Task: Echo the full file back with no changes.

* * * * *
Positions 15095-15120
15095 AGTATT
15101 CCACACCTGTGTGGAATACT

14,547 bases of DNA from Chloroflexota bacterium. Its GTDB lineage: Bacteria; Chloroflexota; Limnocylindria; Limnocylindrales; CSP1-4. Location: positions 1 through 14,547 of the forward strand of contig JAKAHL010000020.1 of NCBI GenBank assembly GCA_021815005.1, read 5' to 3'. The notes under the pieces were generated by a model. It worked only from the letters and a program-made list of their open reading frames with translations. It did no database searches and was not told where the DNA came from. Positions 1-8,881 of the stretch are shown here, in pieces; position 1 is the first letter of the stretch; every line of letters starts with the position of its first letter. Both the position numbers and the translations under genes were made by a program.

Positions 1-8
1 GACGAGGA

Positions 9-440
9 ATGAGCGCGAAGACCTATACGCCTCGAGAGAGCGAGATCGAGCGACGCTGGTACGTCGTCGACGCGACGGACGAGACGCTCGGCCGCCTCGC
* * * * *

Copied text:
Positions 15095-15120
15095 AGTATT
15101 CCACACCTGTGTGGAATACT

14,547 bases of DNA from Chloroflexota bacterium. Its GTDB lineage: Bacteria; Chloroflexota; Limnocylindria; Limnocylindrales; CSP1-4. Location: positions 1 through 14,547 of the forward strand of contig JAKAHL010000020.1 of NCBI GenBank assembly GCA_021815005.1, read 5' to 3'. The notes under the pieces were generated by a model. It worked only from the letters and a program-made list of their open reading frames with translations. It did no database searches and was not told where the DNA came from. Positions 1-8,881 of the stretch are shown here, in pieces; position 1 is the first letter of the stretch; every line of letters starts with the position of its first letter. Both the position numbers and the translations under genes were made by a program.

Positions 1-8
1 GACGAGGA

Positions 9-440
9 ATGAGCGCGAAGACCTATACGCCTCGAGAGAGCGAGATCGAGCGACGCTGGTACGTCGTCGACGCGACGGACGAGACGCTCGGCCGCCTCGC